Bad Debt Reserve: Explanation, Use as Financial Health Indicator

Bad Debt Reserve

Investopedia / Ellen Lindner

What Is a Bad Debt Reserve?

A bad debt reserve is the dollar amount of receivables that a company or financial institution does not expect to actually collect. This includes business payments due and loan repayments. A bad reserve is also known as an allowance for doubtful accounts (ADA).

Key Takeaways

  • A bad debt reserve estimates the portion of a company's or financial institution's accounts receivables or loan portfolio that may default or become uncollectible.
  • The bad debt reserve allows the company or bank to state the face value of its receivables or loans.
  • A bad debt reserve helps a company plan its cash flow needs by allowing management to identify uncollectible accounts and raise capital if needed.
  • Companies may overestimate their reserves, leading to a weak short-term outlook, but the future outlook may improve if the doubtful accounts are collected.

How Bad Debt Reserves Work

A bad debt reserve is a valuation account used to estimate the portion of a company's accounts receivables or a bank's loan portfolio that may ultimately default or become uncollectible. There are two benefits from this reserve.

For accounting purposes, the bad debt reserve allows the company or bank to state the face value of its receivables or loans. The reserve resides in a different area of the balance sheet, so the net result is that the value of receivables/loans reflects their expected value. Of course, if some of the bad debts pay, the result would be a bump to the bottom line.

The second benefit is a margin for error with regard to planning cash flows. If the company is prepared for default, then it will not be as affected by it.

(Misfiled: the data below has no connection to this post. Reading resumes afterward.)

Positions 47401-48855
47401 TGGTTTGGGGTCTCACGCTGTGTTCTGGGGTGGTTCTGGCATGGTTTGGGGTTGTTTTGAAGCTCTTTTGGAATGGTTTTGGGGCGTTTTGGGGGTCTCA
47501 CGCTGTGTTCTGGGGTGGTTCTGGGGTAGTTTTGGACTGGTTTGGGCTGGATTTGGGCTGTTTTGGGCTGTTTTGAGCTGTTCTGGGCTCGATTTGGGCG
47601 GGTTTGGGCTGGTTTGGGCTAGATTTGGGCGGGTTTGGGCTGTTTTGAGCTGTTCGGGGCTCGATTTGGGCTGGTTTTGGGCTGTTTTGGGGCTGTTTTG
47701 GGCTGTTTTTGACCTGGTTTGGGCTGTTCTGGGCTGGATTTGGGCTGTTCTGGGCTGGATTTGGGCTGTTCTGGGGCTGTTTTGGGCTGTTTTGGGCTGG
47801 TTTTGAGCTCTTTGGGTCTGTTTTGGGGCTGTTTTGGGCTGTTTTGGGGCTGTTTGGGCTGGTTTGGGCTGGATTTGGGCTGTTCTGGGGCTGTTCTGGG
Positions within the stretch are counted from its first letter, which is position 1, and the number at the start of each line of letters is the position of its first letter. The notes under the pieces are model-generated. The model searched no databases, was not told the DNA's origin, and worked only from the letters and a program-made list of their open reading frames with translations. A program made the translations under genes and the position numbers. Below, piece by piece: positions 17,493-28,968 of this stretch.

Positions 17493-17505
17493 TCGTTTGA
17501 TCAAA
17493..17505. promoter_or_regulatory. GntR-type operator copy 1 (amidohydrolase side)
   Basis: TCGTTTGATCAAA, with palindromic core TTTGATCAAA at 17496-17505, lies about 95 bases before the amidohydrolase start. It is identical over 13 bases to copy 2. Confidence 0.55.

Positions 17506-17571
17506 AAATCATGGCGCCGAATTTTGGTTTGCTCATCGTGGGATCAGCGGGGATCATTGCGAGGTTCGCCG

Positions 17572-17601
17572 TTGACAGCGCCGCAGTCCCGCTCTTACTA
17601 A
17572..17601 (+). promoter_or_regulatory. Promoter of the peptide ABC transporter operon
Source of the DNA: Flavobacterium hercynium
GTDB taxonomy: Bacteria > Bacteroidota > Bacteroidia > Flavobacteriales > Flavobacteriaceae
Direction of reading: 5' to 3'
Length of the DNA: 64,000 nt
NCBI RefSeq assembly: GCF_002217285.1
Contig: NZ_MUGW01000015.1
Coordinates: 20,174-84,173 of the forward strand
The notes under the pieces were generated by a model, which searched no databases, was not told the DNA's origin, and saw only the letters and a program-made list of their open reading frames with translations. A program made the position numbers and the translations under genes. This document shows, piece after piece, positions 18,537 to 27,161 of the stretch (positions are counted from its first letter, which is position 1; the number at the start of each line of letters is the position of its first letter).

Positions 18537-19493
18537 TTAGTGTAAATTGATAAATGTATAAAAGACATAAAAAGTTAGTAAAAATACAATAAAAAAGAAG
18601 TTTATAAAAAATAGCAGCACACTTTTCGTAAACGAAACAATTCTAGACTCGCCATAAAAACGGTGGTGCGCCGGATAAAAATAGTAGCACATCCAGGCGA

When a specific receivable or loan balance is actually in default, the company reduces the bad debt reserve balance and reduces the receivable balance because the default is no longer simply part of a bad debt estimate. After this entry, the accounting records have a balance in bad debt expense and a reduction in the loan receivable balance for the loan that actually defaulted.

If a company has $1 million in receivables but one of its customers, which owes $50,000, is undergoing problems in its own business, the company might push the entire $50,000 to bad debt reserve. It still has $1 million in receivables but expects that in the end, it will only be worth $950,000.

How much a company keeps in reserve depends on the company, management, and the industry it is in. Some use a simple percentage of sales or a historical average. An alternative could be based on the debt's age, with the older debts less likely to pay. In some cases, a company might rate each customer individually. Still, others might use a combination of a percentage plus scrutiny of its riskiest accounts.

Bad Debt Reserves As a Health Measure

Most companies and banks keep a bad debt reserve because some percentage of customers will fail to pay. Analysts keep track of changes in bad debt reserves, which can uncover other financial health problems in a company. This includes how effectively a company manages the credit it extends to customers.

For a company, the most glaring problem might be a sharp increase in the reserve as it does business with riskier customers. This could jeopardize the company's cash flow.

On the other end of the spectrum, the company may pay out its reserves now to give off a weaker current condition. Future performance would look better, in contrast, because the estimate for doubtful accounts would appear lower.

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